NAIROBI, May 2 (Xinhua) -- Joseph Irungu, a dairy farmer in Kiambu County, planted brachiaria grass as soon as the rains started in Kenya two weeks ago after a lengthy delay.
The farmer, as many others across the east African nation, planted urgently, having been warned by the Meteorological Department that the rains may not last long.
Since then, the rains have been intermittent but Irungu is not worried since his fodder has germinated, and by the time the downpour stops, he would be assured of an adequate supply of fodder this season.
Initially, Irungu, who also grows crops, planted maize and beans on more than half of his three acres of land during the March-May rainy season, but this time around, he changed tact after advice from an extension officer.
The officer asked farmers to plant fodder on large-scale or any fast-maturing crops that are harvested in three months to maximize on the stifled rains, rather than maize, which goes for up to seven months.
"I planted the fodder on two-and-half acres and half-acre some vegetables. For the next months, my animals are not only assured of feeds, but I also have something to sell to other farmers and make money," Irungu said. "But more importantly, I would not suffer any crop failure because I avoided maize."
He is one of the Kenyan farmers who have embraced climate-smart farming practices to cope with scarce rains.
Agricultural experts note that Kenyan farmers have no choice but to immediately take up climate-smart practices to save themselves from the vagaries of unpredictable weather.
"The use of climate-smart practices have in the past been limited to mainly large-scale farmers as small ones continue to use traditional farming methods but this is no longer feasible because of the erratic weather," said Joseph Muhwanga, a manager with Climate-Smart Agriculture - East Africa, at a recent workshop.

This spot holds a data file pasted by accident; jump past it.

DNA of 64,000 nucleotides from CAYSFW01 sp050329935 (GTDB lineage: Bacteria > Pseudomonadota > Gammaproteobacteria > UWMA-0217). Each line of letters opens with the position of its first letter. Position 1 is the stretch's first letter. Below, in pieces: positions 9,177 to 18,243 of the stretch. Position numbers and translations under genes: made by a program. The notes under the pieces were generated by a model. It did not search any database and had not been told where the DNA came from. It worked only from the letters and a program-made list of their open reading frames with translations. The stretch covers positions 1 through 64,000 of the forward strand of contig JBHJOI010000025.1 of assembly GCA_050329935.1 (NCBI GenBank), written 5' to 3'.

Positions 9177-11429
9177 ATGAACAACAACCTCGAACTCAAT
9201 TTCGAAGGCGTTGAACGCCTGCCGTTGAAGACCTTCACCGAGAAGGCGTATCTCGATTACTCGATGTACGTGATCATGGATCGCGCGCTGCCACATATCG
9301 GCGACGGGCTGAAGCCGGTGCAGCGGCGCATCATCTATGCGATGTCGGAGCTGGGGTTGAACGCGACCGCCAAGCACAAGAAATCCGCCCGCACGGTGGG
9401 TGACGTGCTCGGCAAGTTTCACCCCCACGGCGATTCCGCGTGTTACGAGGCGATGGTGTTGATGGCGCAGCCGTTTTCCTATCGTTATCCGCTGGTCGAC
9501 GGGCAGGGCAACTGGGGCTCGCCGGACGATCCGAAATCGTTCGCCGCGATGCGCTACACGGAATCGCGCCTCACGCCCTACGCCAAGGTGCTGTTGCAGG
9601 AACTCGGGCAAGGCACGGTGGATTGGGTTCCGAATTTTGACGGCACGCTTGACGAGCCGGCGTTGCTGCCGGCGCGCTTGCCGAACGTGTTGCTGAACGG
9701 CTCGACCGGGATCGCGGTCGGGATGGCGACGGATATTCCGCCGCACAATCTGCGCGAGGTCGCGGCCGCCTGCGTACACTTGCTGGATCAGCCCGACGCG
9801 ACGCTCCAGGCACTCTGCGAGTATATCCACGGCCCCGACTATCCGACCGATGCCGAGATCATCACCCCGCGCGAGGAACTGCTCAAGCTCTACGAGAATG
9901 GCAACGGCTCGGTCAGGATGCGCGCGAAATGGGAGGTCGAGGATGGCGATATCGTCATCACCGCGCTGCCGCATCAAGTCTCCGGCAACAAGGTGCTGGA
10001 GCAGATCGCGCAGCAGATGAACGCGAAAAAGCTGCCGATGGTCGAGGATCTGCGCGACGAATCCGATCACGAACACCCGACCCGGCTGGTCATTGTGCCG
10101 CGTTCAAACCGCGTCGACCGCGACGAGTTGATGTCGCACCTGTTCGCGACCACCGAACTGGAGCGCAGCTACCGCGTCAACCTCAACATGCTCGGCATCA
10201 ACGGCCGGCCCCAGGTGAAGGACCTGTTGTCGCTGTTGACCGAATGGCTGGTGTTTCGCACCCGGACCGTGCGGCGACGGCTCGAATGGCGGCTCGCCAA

Among climate-smart practices the organization is teaching farmers is the growing of drought-resistant fodder like brachiaria and the making of silage to feed animals during dry spells.
To make silage, the grass is harvested when about a meter-high, slashed into small pieces and then compressed in a bunker as it is mixed with molasses, Peter Oduor, an animal health specialist from Egerton University, explains. The fodder can stay for up to two years, saving farmers from drought.
John Recha, a climate-smart expert with Consultative Group for International Agricultural Research, says most small farmers in Kenya need training on smarter and innovative farming practices to overcome the effects of climate change.
These include use of drought- and pest-tolerant seeds and irrigation. According to him, farmers are now grappling with new pests and diseases that were never seen before, due to climate change.
"Farmers must now embrace drought-resistant varieties of seeds and crops, and use environment-friendly farming practices and manage in a better way their harvest to reduce losses," Recha said.
Kitui is one of the leading counties in Kenya that is lauded for embracing climate-smart farming practices that include growing of drought-resistant crops, in particular green grams.
Hundreds of farmers in the semi-arid region are currently growing the crop that matures in about four months and is exported to countries like India, putting more money in growers' pockets, according to the county's agriculture executive, Emmanuel Kisangau.